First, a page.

I’m a month into studying abroad, the chaos has somewhat subsided, and my life has finally developed into some semblance of a routine. Along with that, I’ve started to notice several trends in my day to day life that reallyyy would have been awesome to know during my first week here. Without further ado, here’s my advice to my past self:
Cash is not dead. Otherwise known as “efectivo”, cash is something you’ll use far more often than you think! Before heading to Spain, I was told by everyone that transactions would be practically paperless and all I would need would be a credit card. That was only half right. It’s true that most places take credit cards (make sure yours has a low international exchange rate!), but I can’t count the number of times I have reached into my purse for a few euro coins. It’s common for customers to not split the check in restaurants, meaning you either dig out some cash for the table to pay or end up paying a friend with venmo or a few bills. Another example of where cash is very prevalent is the bus system. For the occasional bus ride using city buses, the ride is cheap but often only accepts cash instead of card. The same goes for popping into an estanco to buy stamps or postcards–it's often easiest to pay with a few coins instead of using a “tarjeta”, and half the time it’s much faster to hand over some change and be on your way.
Siesta time is a very real thing in Andalucía–make use of the mid-day lunch break as the rest period it is meant to be or else the late dinner hours and class times will have you drained by the end of the day. It turns out that maybe taking a break from work to eat and rest in the middle of the day has its perks. I have yet to learn how to fully embrace the break because I am so used to working non-stop until bed, but even just half an hour of laying on my bed with a book has been so gratifying. You also don’t have too many alternatives besides resting: many shops close between 2-4 PM, so unless you plan to go to a larger store or supermarket – stores like Zara, Mercadona, and Corte Inglés – you might as well take a break yourself until everything opens back up.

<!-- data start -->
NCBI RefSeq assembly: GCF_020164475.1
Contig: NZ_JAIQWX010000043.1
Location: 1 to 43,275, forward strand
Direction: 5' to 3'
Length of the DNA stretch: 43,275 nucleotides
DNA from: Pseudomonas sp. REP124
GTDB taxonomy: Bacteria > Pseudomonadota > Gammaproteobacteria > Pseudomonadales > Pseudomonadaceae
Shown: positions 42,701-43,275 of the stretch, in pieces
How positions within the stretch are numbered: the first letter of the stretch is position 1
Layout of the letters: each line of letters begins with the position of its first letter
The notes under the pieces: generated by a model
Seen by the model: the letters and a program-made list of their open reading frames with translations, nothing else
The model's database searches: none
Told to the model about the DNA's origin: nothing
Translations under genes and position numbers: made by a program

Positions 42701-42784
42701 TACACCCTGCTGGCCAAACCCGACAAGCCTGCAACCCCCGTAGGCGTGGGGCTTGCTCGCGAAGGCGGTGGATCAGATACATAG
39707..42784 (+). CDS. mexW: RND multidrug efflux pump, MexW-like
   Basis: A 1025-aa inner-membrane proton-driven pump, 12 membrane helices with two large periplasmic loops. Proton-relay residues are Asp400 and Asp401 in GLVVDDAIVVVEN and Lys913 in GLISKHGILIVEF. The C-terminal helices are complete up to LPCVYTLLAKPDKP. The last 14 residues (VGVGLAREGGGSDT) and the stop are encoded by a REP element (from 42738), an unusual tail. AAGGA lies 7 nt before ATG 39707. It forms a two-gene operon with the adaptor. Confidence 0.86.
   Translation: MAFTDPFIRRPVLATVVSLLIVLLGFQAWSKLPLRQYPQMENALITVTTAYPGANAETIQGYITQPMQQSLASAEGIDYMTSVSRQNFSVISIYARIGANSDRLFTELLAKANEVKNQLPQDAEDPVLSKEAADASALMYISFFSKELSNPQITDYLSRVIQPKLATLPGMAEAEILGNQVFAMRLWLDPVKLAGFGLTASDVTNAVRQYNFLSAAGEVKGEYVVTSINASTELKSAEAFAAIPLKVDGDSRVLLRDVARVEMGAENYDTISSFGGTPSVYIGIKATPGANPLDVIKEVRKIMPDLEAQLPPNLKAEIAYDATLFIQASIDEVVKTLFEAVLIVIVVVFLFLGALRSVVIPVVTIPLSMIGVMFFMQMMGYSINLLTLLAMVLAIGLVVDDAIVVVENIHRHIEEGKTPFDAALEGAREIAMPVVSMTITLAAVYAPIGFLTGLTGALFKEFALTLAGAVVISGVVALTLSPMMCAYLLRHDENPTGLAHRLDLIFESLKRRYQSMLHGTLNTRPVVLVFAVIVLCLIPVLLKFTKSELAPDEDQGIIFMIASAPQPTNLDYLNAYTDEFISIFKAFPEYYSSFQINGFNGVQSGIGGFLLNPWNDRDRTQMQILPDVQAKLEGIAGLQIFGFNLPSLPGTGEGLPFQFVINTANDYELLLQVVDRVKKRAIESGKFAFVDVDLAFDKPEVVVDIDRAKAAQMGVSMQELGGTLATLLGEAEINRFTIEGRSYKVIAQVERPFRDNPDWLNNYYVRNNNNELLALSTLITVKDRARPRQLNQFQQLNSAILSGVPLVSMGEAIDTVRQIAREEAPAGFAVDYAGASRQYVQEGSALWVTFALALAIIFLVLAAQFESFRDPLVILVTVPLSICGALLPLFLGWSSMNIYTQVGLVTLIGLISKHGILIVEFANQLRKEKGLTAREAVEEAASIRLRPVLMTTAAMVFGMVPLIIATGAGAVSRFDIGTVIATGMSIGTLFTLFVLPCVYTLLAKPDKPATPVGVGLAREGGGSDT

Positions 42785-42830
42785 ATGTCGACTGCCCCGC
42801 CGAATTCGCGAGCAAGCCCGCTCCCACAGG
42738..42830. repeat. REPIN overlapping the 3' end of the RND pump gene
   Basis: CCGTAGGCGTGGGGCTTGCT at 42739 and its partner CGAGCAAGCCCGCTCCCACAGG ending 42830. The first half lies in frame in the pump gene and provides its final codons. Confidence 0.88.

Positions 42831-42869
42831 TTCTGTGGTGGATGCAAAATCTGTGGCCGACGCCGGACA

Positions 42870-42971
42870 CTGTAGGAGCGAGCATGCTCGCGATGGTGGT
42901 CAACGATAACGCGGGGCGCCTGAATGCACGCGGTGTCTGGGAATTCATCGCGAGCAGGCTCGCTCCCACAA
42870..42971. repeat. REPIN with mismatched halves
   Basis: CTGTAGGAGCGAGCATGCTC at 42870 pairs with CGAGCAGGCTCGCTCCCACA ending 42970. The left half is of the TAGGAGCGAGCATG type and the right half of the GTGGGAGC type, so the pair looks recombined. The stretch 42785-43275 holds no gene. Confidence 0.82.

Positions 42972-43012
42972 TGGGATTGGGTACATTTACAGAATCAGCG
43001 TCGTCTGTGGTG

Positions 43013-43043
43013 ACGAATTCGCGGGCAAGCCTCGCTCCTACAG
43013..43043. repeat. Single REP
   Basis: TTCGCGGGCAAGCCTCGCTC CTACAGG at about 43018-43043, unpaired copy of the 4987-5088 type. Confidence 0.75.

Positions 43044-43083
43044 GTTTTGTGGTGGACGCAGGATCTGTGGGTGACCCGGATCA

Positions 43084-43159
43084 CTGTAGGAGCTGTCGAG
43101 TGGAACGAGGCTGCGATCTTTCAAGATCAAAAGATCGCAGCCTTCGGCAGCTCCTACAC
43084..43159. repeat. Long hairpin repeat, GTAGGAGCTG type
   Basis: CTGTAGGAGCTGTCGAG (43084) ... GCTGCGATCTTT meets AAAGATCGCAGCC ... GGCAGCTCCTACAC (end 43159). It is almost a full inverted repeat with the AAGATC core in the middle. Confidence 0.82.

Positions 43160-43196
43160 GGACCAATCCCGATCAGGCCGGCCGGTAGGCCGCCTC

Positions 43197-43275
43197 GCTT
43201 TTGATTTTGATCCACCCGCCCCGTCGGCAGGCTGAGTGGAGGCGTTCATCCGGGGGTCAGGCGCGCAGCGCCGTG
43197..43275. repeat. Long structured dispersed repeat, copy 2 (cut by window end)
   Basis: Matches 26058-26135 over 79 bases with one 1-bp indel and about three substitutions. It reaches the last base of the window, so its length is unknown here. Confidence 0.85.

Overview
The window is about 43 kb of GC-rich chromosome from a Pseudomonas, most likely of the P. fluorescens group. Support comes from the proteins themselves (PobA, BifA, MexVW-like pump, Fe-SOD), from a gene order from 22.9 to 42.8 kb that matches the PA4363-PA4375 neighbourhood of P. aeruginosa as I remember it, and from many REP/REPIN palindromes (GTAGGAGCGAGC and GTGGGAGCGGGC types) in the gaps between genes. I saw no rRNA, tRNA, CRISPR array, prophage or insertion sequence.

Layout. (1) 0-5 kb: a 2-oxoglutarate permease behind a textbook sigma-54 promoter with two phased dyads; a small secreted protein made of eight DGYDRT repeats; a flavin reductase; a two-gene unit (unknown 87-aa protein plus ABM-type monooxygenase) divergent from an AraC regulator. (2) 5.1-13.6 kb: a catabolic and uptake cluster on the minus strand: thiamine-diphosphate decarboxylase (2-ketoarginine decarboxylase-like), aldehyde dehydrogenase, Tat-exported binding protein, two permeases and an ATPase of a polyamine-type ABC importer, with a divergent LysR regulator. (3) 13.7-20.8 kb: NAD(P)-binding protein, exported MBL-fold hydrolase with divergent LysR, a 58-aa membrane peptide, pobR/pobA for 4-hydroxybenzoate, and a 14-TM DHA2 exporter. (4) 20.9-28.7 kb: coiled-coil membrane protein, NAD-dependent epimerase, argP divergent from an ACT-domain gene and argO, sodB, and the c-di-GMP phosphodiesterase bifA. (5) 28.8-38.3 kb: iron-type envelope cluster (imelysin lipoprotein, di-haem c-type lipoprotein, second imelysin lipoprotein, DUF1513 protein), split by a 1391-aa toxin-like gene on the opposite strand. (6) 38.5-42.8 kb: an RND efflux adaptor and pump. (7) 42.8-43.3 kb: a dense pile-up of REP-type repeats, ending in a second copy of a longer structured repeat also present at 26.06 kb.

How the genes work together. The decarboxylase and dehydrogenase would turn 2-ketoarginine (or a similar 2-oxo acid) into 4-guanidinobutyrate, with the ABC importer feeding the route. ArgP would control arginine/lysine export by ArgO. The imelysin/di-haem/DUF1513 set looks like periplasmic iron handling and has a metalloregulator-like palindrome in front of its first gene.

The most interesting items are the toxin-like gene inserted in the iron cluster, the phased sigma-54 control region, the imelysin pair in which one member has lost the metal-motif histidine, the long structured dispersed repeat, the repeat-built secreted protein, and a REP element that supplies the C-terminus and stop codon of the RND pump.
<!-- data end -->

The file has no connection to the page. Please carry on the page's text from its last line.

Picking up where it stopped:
Personal space. I’m a person who doesn’t mind sitting close to others or walking so close you practically trip into the other person, but the fact that a Spanish personal bubble doesn’t really exist still caught me by surprise! There have been many moments where I went to apologize or excuse myself for brushing shoulders with someone in the street or the grocery store while the other person didn’t even notice. It is very common for people to walk shoulder to shoulder or to talk fairly close to you, and you often see Spaniards linking arms while walking down the street (which I absolutely love and makes me want to make all of my friends back home walk like we’re in the Wizard of Oz as well). Another cultural difference is that one of the most common greetings is a kiss on both cheeks when saying hello, even if you are strangers. When meeting my friend’s host mom, she immediately leaned in to touch cheeks, which caught me so off guard that I stood there buffering in place not knowing what direction to move whatsoever. The interaction ended with a few sympathetic pats on my arm, but I have since learned that the greeting is simple enough: lean to the left and touch right cheeks, then repeat on the other side. It is worth noting that in Italy the order of left then right is reversed, which may prove helpful to know before accidentally giving someone a smooch on the lips!
The energy crisis is real. I packed for Spain with the idea that no one except Americans wears hoodies and sweatpants on a day to day basis…so I only brought one of each. It turns out that with the record low temperatures in Granada and a lack of energy to keep the heating on at all times, I could have used an entire closet of warm loungewear. I also quickly learned that any contact with the floor whatsoever would have me shivering instantly, so it took less than three days for me to buy a cozy pair of house slippers from Ale-Hop for 5 euros. Another handy addition to your wardrobe is a giant scarf to have thrown around your shoulders at all times. I have seen more scarves in Spain than I have in my entire life, and I highly recommend bundling up in one yourself.
Lastly–but certainly not least–it’s okay to feel like a fish out of water.
You’re always going to feel a little silly for the first few or even hundred times you order food, use public transportation, or check out in a store…but that is okay. Growth never comes without discomfort and it is so worth it to push yourself and learn how to adjust to a new country, language, and culture. Everything is going to be new, but the best possible thing to do is to embrace it and be lenient with yourself as you stretch and grow. Studying abroad is truly a unique experience and you are going to have the time of your life.
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Hola! My name is Adah and I am a junior at North Carolina State University currently studying in Granada, Spain! Though my major is Biology, I have a passion for all things art and Spanish, and you can most likely find me sketching away during the late hours of the night. My current obsessions are gouache paints, crochet, and watching local birds! I'm so excited to share my time exploring Granada with all of you.